For Immediate Release
Aug 30, 2017
This past week, it’s been reported that more than 43,000 people were displaced by Hurricane Harvey and forced to seek shelter in emergency evacuation centers. Humanitarian aid organization ShelterBox is bringing privacy and comfort to the evacuees through the distribution of its Shelter-in-a-Shelter tents.
After George R. Brown Convention Center, the largest shelter in Houston housing evacuees, surged to more than 10,000 people this week, ShelterBox has been setting up its Shelter-in-a Shelter humanitarian tents. The tents now serve as critically needed private spaces for healthcare, lactation stations, AA meeting locations, and places of worship at George R. Brown Convention Center. ShelterBox is also distributing blankets, solar lights, groundsheets, and school kits.
A ShelterBox response team, joined by Kerri Murray, President of ShelterBox USA, has been working across the affected areas, and was on site at George R. Brown Convention Center to help coordinate the set-up of the tents this week.
“It’s hard enough to lose your home and be traumatized by the massive devastation of a disaster. In these times, critical community services and support can be disrupted. We are providing the privacy tents to enable services to continue and a sense of normalcy to return. Women who are nursing still need places to breastfeed. People need places to receive counseling and attend AA and substance support meetings. People need places to worship,” says Murray. “In coordination with the Red Cross and Department of Public Health in Houston, ShelterBox USA set up Shelter-in-a-Shelter solutions that now serve as private spaces for HIV/STD consultation, lactation stations, places of worship, and more.”
At a shelter in Crosby, Texas, Shelter Box distributed tents for displaced families, half of whose homes washed away in the hurricane. Many of these vulnerable families have young children and are living in a shelter set up at the American Legion Club. “A woman who is seven months pregnant had tears in her eyes as she accepted a shelter tent as a place to temporarily call home,” Murray said.
Cindy and Gordon lost their home after water from the San Jacinto River rose and flooded the mobile home park in which they lived. “It’s our new house,” she said sitting inside her new tent. “We just got out with what we could, and we got out before a lot of other people did. We got out when the water started coming up. There are no words to describe it. I mean I can’t believe these people coming to help us like this, it’s so great. I feel like I’m in a big home (the tent). It’s the best home we’ve had yet.”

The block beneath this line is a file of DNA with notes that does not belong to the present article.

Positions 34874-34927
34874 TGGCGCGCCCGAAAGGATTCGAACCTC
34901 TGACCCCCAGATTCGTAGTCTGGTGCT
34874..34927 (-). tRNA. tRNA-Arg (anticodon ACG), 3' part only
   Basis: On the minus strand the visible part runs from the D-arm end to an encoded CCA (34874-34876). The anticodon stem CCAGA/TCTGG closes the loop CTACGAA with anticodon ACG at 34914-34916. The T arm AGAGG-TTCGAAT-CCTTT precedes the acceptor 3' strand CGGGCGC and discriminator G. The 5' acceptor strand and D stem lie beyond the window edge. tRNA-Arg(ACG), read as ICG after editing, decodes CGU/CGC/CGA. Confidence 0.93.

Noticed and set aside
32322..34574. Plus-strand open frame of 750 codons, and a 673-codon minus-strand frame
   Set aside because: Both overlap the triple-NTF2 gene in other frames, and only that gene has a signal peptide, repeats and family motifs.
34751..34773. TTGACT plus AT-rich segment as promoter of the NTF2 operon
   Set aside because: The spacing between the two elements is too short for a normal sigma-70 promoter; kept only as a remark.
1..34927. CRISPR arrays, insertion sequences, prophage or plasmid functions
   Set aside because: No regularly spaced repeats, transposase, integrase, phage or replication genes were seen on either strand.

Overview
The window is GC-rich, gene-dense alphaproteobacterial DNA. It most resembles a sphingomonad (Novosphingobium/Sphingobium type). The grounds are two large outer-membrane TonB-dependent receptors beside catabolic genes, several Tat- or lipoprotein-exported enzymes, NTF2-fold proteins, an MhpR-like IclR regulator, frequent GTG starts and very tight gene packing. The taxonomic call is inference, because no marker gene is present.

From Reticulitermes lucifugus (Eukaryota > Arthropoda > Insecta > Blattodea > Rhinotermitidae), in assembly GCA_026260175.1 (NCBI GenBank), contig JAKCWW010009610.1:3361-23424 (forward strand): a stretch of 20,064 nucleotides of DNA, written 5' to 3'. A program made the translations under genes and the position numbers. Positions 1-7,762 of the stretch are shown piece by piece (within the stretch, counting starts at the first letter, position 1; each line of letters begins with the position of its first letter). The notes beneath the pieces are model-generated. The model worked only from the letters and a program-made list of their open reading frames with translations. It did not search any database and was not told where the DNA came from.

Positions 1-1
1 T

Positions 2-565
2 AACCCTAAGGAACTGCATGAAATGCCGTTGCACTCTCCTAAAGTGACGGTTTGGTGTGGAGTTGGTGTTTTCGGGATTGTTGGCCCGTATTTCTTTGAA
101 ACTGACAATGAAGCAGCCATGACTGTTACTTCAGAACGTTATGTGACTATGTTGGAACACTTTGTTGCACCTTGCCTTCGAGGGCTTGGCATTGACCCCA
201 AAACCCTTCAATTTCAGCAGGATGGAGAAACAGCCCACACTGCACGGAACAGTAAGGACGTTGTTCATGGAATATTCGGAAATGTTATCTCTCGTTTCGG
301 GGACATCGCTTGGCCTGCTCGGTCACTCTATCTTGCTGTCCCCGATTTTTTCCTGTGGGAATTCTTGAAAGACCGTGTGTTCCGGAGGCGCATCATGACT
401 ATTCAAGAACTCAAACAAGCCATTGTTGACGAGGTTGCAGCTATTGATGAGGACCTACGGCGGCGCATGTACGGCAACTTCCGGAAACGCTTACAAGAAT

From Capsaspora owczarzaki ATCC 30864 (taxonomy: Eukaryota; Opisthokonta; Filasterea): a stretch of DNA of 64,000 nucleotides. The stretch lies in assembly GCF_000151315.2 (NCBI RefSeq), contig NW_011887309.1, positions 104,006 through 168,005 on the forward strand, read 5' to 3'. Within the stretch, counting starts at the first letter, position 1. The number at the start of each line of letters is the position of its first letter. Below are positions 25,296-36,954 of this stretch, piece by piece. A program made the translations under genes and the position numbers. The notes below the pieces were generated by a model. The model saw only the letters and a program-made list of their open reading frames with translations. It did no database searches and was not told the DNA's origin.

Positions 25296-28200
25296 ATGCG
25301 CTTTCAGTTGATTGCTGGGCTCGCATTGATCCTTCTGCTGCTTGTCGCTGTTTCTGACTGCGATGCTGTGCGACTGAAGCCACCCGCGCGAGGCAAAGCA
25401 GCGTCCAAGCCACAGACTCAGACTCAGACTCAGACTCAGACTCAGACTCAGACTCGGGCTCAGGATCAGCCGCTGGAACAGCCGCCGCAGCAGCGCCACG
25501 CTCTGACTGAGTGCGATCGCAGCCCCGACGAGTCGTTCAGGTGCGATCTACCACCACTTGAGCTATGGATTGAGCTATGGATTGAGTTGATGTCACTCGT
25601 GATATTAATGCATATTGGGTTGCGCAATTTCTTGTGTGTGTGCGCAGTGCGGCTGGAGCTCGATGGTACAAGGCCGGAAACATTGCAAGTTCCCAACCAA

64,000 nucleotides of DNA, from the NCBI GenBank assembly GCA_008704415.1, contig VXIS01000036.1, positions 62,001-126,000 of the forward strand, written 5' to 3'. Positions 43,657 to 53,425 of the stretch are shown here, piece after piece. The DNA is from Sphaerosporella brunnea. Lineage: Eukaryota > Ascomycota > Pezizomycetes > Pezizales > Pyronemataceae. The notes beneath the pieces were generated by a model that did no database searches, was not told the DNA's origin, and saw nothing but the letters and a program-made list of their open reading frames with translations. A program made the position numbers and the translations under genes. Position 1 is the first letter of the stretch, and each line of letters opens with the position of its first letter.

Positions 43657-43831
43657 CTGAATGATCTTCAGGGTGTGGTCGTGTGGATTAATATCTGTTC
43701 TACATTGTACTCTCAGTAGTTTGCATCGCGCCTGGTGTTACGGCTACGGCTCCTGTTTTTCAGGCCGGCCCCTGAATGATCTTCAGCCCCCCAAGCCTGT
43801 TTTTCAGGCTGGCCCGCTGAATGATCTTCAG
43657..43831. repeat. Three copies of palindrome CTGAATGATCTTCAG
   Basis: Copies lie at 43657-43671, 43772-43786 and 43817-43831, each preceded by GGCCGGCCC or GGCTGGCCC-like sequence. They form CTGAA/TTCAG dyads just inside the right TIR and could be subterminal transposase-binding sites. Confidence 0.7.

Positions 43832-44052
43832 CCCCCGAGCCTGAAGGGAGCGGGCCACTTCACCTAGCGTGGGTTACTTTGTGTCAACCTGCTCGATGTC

ShelterBox is widely known for its rapid response to disasters around the world, offering a variety of tented shelters to meet the immediate need of survivors made homeless in crisis situations. ShelterBox is the Project Partner of Rotary International in disasters. Typically, the ShelterBox tented shelters are used in outdoor settings. But, in the case of Hurricane Harvey, ShelterBox deployed the indoor tent/Shelter-in-a-Shelter solution to provide privacy in a congregated setting.
Since 2000, ShelterBox has responded to hundreds of emergencies, in 103 countries. “Before Hurricane Harvey made landfall, ShelterBox USA was mobilizing to help fill the shelter-related gaps. And it quickly became apparent that the gaps were going to be massive,” says Murray. “While our goal is to deliver shelter and other essential non-food items to displaced people, at the same time, we want to support the extraordinary needs of the community in the most compassionate and helpful way possible. The Shelter-in-a-Shelter is certainly innovative in shelter care in the United States. We began using this solution in Japan after the 2011 earthquake and tsunami, providing a private place to shelter displaced families in an indoor congregated setting.”
Immediately after Hurricane Harvey’s devastation, a ShelterBox Response Team was activated on the ground to assess the need for emergency shelter in Houston and other impacted areas. ShelterBox is planning to distribute more tents, solar lights, school kits, groundsheets, and blankets in the region as it continues to coordinate with the Federal Emergency Management Agency (FEMA), National Voluntary Agencies Active in Disaster (NVOAD), local city and state agencies, and other non-profits, to determine urgent shelter and aid needs,” Murray said.
ShelterBox USA receives Charity Navigator’s highest 4-star rating and is recognized in its list of Charities Providing Assistance in the Wake of Hurricane Harvey. The nonprofit has established a designated fund to support the relief efforts in Texas: https://www.shelterboxusa.org/harvey/
ShelterBox has helped more than one million people worldwide rebuild their lives. It’s provided help and hope following some of the world’s most devastating disasters: Haiti’s earthquake in 2010; Japan’s Tohoku earthquake and tsunami in 2011; Typhoon Haiyan in the Philippines in 2013; massive flooding in Malawi and Malaysia in 2015; and the two massive earthquakes that shook Nepal in 2015. Some of the ShelterBox deployments in the United States include: Hurricane Katrina, Superstorm Sandy, and the 2013 tornadoes in Moore, Oklahoma. ShelterBox is currently also providing emergency shelter to families who have lost their homes in Syria, Iraq, Jordan, Cameroon, Niger, Colombia, Somaliland and Nepal. It responded to the last tropical storm to threaten the U.S. in 2016 as Hurricane Matthew cut through Haiti, Cuba, and on to the Eastern seaboard of the U.S. For the latest on ShelterBox deployments, visit https://www.shelterboxusa.org.
EDITOR’S NOTE: CONTACT: Susan Skog, ShelterBox USA Senior Communications Manager (970) 797-2270
Read ‘It’s Time To Rethink Emergency Evacuation Centers‘ by John Nosta
Published by Psychology Today on Sept 5, 2017
For photos and footage: Harvey Media Folder
ShelterBox Logos: Logo Folder